Within hours Thursday, new data arose that helps explain the push and pull, the tug of war, that Major League Baseball is facing over the propriety of opening a season amid a global pandemic.

First, Forbes released its annual appraisal of MLB franchises, with 23 of the 30 teams recognizing an increase in value from 2018 to 2019. The Phillies are listed at $2 billion, 8% more than the previous year and the second-largest hike behind the New York Yankees (up 9% to $5 billion). Overall, MLB raked in $10.7 billion in revenues in 2019, the 17th consecutive year of record growth.

Later, though, came sobering news from Seton Hall University’s Stillman School of Business. In a nationwide poll of 762 people reached by phone over a three-day span from April 6-8, 61% of sports fans and 72% of all respondents said they won’t attend a sporting event until a coronavirus vaccine has been developed. Most medical experts doubt that will happen until next year.

And so, with each passing day, word leaks of a brainstorm from commissioner Rob Manfred’s office -- each as extreme as the last -- for how a $10.7 billion industry can avoid the doomsday scenario of losing the entire 2020 season, even if it means almost certainly playing in empty ballparks.

Earlier this week, ESPN and the Associated Press detailed a plan in which all 30 teams would play in nearly a dozen ballparks in the Phoenix area while living in what amounts to an isolation bubble and undergoing regular tests for COVID-19 at a time when such testing isn’t as available as it needs to be to the general public.

Privately, many players expressed concern over leaving their families for four months in the midst of a global health crisis. What would it mean, say, for Phillies pitcher Zack Wheeler, whose wife is due to give birth in July? Others were skeptical that the plan would keep them safe.

Friday brought yet another, only slightly less insane-sounding idea. According to USA Today, MLB has considered sending each team to its spring-training site and realigning the divisions by geographic proximity in Florida and Arizona to enable the opening of the season with minimal travel and presumably lower risk of transmitting the virus. The Phillies would be grouped with the Yankees, Toronto Blue Jays, Detroit Tigers and Pittsburgh Pirates, all of whom train within a 60-mile radius of Clearwater, Fla.

The latter proposal seems a bit less far-fetched. Then again, Florida reported 16,323 cases of COVID-19 through Friday morning, eighth-most in the country according to the Centers for Disease Control and Prevention. So, MLB can probably put a pin in this latest plan, too.

But April isn't even half over. More ideas are surely coming.

There’s isn’t anything wrong with that, of course. It’s incumbent upon MLB and the Players’ Association to spitball ideas. But they are also weeks and maybe months from knowing when it might be safe for the sport to reconvene.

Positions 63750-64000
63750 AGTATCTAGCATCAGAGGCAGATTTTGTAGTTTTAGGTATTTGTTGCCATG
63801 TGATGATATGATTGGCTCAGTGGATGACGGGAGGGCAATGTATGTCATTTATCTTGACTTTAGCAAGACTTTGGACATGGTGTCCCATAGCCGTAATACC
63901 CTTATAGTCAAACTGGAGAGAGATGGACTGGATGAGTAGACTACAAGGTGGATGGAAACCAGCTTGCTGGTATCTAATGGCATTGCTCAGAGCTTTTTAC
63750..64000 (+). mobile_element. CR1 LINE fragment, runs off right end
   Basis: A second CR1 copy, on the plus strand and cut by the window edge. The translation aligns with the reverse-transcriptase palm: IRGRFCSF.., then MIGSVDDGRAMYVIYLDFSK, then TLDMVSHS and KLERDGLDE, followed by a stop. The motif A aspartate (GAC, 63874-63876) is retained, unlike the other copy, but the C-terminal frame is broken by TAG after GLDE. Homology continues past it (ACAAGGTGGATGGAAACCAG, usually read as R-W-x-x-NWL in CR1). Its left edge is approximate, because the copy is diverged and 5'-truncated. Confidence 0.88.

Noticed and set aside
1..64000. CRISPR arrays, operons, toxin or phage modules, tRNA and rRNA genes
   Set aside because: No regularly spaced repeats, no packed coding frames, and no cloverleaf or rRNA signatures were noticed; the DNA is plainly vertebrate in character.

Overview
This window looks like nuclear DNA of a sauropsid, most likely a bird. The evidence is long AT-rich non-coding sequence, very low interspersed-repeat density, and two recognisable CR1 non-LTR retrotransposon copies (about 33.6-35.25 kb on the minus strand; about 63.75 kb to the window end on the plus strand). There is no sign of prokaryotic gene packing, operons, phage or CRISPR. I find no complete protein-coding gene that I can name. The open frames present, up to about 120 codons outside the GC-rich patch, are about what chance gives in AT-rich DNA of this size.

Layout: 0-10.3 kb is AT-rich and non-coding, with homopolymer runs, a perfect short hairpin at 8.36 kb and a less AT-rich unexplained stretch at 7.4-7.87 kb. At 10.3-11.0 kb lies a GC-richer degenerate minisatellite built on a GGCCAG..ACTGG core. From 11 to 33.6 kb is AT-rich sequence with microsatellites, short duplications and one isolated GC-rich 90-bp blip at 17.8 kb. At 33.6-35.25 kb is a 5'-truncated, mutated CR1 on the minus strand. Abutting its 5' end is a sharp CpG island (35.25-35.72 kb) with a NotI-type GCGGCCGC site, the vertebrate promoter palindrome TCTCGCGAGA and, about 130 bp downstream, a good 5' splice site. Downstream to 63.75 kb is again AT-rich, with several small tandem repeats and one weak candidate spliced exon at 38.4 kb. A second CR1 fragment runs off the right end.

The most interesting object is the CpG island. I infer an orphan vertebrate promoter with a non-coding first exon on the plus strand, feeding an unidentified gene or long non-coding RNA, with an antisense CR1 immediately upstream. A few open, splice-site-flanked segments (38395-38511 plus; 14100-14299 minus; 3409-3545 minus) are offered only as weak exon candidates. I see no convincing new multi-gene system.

Let the fans' voices in the Seton Hall poll serve as a stark reminder of that reality.

Even in South Korea, which has contained the virus as effectively as any country and possesses widely available testing, the preeminent baseball league is scheduled to open its season in early May in empty ballparks and without a timeline for when fans might be allowed back through the gates.

“There’s probably going to be something with the city as far as guidelines, a consistent amount of days where they have been a small amount of cases to where they’ll allow people to go,” said former Phillies pitcher David Buchanan, who will play in Korea this season. “I’m hoping that it’s not waiting until it’s completely gone because Lord knows how long that will be. Unfortunately with this, as all of the world, it changes so rapidly every day.”

Last weekend, President Donald Trump held a conference call with a dozen commissioners of sports leagues and associations and expressed his desire for them to return to play “sooner rather than later.” In a statement this week, MLB restated that it would follow guidelines set forth by public health officials.

The financial implications of a long shutdown were clear before Forbes published its franchise values. MLB recently reached an agreement with the players on partial compensation for a lost 2020 season, creating security for owners who would experience diminished revenues. But owners are likely still shuddering at the thought of a shrinking balance sheet, while players ponder lost wages.

“I think everybody wants to play as many games as we can,” Phillies star Bryce Harper said recently. "I think that’s the goal for the NHL, NBA, and NFL as well. But first and foremost, it’s the health of everybody in this country. I mean, this is something that is really serious. We can’t just think about us getting back to playing baseball because we want to. I think there’s a lot of people out there that miss their sports and [athletes] miss the competition and things like that. But you also have an opportunity to keep spreading it and it coming back. We need to think about our neighbors, our elderly, and our parents.

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“Once this all kind of blows over and we can get back into baseball and that routine, then that will be at the forefront of our minds. But as of right now, there’s nothing we can really do.”

Except to continue thinking up contingency plans while realizing that none of them might ever wind up becoming reality.